As we've seen (in Subordination with Adjective Clauses), an adjective clause is a group of words that works like an adjective to modify a noun. Here we'll focus on the five relative pronouns that are used in adjective clauses.
An adjective clause usually begins with a relative pronoun: a word that relates the information in the adjective clause to a word or a phrase in the main clause.
The most common adjective clauses begin with one of these relative pronouns: who, which, and that. All three pronouns refer to a noun, but who refers only to people and which refers only to things. That may refer to either people or things.
Two other relative pronouns used to introduce adjective clauses are whose (the possessive form of who) and whom (the object form of who). Whose begins an adjective clause that describes something that belongs to or is a part of someone or something mentioned in the main clause:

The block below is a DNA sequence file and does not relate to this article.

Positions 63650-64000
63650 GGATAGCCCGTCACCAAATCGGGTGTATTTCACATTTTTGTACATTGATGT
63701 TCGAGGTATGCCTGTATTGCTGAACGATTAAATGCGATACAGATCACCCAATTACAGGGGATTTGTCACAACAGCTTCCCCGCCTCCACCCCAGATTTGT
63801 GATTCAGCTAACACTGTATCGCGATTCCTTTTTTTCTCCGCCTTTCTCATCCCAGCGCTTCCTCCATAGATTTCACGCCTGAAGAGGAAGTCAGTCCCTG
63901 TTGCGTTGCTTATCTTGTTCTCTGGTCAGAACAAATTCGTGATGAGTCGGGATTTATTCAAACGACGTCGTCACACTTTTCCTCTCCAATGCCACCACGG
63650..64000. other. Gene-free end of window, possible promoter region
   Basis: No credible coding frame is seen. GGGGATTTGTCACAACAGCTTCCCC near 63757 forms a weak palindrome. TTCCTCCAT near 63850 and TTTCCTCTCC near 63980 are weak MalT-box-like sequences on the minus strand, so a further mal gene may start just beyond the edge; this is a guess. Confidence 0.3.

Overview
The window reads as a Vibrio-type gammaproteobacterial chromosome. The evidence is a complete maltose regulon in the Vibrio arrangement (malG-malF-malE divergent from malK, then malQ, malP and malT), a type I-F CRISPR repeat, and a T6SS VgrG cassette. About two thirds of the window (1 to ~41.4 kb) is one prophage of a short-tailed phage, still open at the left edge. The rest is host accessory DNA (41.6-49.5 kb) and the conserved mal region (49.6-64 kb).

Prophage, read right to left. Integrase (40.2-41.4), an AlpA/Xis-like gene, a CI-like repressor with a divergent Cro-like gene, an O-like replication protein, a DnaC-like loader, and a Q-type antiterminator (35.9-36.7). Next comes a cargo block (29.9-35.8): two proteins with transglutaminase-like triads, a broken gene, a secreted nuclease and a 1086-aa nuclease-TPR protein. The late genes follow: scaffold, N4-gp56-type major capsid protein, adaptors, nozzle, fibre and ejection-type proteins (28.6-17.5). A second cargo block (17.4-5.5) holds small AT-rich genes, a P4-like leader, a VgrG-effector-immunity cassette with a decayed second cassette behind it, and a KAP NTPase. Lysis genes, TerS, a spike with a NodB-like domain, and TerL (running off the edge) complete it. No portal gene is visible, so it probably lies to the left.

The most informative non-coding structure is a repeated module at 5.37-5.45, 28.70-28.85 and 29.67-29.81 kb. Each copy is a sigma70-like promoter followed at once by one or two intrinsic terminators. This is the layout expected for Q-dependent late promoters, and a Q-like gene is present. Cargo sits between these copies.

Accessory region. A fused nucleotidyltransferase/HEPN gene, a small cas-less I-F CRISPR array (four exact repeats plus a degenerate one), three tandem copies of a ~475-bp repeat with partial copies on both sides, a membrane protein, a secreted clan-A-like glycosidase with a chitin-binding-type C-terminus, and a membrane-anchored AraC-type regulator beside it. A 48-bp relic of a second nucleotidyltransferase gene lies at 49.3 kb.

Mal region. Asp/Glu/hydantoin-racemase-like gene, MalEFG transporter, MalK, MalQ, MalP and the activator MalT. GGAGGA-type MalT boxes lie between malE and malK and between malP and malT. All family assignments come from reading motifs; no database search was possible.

The ostrich, whose wings are useless for flight, can run faster than the swiftest horse.Whom stands for the noun that receives the action of the verb in the adjective clause:
Anne Sullivan was the teacher whom Helen Keller met in 1887.Notice that in this sentence Helen Keller is the subject of the adjective clause, and whom is the object. Put another way, who is equivalent to the subject pronouns he, she, or they in a main clause; whom is equivalent to the object pronouns him, her, or them in a main clause.